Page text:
In terms of its natural resources, Yemen could have become one of the strongest and most diverse Arabian economies. Historically, the country’s flourishing farming sector – based on livestock and cultivating everything from coffee to bananas – ensured that Yemen could feed itself with little dependence on imports.



    North Yemen became independent only in 1960, and it came to rely heavily on neighbouring Saudi Arabia in its bid to transform itself from a backward, feudal state to a modern economy. Meanwhile, after British rule ended, South Yemen fell under the Soviet sphere of influence.



    As the economies of the two Yemens opened, cheap imported goods and packaged foodstuffs supplanted traditional handicrafts and staple produce. Mutual hostility sapped both, and the two halves reunited in May 1990, following the collapse of the Soviet Union, to create the first multi-party democracy on the Arabian peninsula.



    Politics aside, the merger was driven by a desire to reverse poverty, and by the need to exploit oil reserves discovered in the borderlands between the north and south. Optimism proved short-lived, however. Shortly afterwards, when Iraq invaded Kuwait in 1990, Yemen backed the losing side, questioning the deployment of western troops on Arab soil.



    Reacting in anger, the GCC states expelled up to three million Yemeni migrant workers, a workforce that generated some $3 billion a year in revenue. The country has yet to recover from this loss. Even in 2000, remittances to Yemen stood at barely $1 billion. Unemployment soared.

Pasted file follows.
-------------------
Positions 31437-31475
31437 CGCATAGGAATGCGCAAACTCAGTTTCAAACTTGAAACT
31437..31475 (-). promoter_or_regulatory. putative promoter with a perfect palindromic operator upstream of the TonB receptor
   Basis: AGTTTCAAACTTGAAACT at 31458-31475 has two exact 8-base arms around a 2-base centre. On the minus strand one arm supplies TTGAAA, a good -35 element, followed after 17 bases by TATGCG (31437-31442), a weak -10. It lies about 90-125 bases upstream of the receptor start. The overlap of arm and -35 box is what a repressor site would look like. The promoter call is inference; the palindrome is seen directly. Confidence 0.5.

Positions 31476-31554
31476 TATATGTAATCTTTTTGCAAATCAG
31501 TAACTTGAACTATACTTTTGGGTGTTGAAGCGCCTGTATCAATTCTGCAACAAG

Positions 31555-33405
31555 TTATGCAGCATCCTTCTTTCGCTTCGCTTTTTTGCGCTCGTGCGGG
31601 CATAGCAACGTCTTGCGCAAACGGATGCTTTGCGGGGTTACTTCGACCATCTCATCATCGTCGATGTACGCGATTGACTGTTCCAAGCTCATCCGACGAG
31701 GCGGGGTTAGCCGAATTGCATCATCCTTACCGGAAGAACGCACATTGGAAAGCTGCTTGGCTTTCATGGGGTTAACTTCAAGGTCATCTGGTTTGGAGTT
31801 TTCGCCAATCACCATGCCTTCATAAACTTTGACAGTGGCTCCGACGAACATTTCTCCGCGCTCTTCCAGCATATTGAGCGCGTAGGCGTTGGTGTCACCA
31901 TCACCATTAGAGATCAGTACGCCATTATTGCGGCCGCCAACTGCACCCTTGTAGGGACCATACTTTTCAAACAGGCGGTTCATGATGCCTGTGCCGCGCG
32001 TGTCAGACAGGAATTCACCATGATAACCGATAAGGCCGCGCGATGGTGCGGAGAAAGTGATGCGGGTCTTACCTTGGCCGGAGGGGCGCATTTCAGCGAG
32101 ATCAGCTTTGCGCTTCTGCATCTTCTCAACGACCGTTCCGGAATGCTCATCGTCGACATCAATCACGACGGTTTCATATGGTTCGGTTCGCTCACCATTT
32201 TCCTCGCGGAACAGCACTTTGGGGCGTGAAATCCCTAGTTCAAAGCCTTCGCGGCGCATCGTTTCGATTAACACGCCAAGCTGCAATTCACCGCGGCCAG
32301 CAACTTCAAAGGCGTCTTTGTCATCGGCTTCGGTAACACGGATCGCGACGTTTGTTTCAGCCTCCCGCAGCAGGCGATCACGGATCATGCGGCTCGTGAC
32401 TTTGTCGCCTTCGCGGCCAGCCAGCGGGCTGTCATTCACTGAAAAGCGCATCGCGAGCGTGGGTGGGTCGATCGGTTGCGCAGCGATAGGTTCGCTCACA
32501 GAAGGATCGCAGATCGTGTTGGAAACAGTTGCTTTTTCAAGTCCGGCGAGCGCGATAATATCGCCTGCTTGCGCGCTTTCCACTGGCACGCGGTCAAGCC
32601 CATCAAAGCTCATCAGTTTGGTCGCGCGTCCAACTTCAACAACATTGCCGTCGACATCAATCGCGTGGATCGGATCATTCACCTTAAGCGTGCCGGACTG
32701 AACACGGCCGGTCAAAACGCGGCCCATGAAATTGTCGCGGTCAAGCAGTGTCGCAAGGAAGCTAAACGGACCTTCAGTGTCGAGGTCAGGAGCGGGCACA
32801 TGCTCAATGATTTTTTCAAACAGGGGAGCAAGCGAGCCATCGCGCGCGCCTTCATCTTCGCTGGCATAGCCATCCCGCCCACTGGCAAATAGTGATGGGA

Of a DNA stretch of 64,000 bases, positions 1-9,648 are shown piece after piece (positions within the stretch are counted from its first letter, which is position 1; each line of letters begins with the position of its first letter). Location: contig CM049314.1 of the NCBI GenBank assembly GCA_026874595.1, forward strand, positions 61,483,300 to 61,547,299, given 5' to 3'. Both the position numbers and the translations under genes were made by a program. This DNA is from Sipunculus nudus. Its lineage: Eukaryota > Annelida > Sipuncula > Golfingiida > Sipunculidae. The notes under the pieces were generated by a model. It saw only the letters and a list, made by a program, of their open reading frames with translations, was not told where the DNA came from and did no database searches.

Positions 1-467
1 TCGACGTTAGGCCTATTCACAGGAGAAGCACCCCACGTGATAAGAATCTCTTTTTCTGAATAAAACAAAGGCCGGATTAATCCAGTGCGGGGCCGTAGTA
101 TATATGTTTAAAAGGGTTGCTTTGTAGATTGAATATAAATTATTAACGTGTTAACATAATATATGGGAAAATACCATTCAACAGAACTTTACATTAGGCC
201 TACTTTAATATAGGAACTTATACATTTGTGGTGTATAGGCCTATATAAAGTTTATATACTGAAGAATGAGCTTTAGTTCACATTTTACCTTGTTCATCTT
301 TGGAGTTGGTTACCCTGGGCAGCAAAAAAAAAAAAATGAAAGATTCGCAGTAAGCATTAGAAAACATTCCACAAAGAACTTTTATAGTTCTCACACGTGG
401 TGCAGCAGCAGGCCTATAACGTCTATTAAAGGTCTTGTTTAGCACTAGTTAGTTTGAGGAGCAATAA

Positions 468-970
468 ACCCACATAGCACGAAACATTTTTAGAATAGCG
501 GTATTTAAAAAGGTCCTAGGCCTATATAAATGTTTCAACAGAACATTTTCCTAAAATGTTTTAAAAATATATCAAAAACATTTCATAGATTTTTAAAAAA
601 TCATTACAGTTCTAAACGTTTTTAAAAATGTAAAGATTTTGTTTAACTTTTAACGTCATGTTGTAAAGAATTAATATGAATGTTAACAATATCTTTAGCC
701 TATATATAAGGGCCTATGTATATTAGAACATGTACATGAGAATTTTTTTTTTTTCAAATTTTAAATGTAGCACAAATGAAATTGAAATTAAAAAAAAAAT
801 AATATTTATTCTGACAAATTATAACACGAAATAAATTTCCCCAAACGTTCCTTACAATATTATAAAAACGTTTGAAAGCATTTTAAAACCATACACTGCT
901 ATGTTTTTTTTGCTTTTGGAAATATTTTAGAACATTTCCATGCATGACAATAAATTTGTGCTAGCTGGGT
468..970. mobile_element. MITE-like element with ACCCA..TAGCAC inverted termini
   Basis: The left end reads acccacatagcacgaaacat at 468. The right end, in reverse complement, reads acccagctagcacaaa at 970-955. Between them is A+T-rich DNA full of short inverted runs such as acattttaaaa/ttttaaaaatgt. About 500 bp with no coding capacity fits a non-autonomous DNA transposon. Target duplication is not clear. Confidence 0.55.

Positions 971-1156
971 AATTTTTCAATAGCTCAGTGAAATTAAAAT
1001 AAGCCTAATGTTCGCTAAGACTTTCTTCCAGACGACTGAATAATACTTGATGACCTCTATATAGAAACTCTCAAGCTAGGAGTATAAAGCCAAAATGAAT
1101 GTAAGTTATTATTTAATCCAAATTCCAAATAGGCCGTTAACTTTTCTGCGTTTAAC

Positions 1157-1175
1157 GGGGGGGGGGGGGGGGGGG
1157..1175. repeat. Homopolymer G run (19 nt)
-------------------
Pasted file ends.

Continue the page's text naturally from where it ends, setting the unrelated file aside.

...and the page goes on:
Tensions rose and civil war flared for two months in 1994. Yemen’s pre-war per capita GDP of $600 fell to $270 by 1995 and inflation spiralled to 70 per cent. By 1995, the economy was on its knees. Fluctuating exchange rates devalued the Yemeni riyal, and the budget deficit stood at 34 per cent. In desperation, the government turned to the IMF and the World Bank.



    Tough times called for desperate measures. The government reduced inflation to less than 12 per cent though tough cost controls. By 2000, Yemen posted a budget surplus and had sufficient foreign exchange reserves to cover ten months’ worth of imports. Nevertheless, a country of some 17 million people had a GDP barely equal to that of a major city in Europe.



    Yemen’s future could lie with LNG. Ten years ago, a French oil company contracted to produce some five million metric tonnes of LNG a year over 25 years, in a project valued at some $3 billion. Production started in 2001.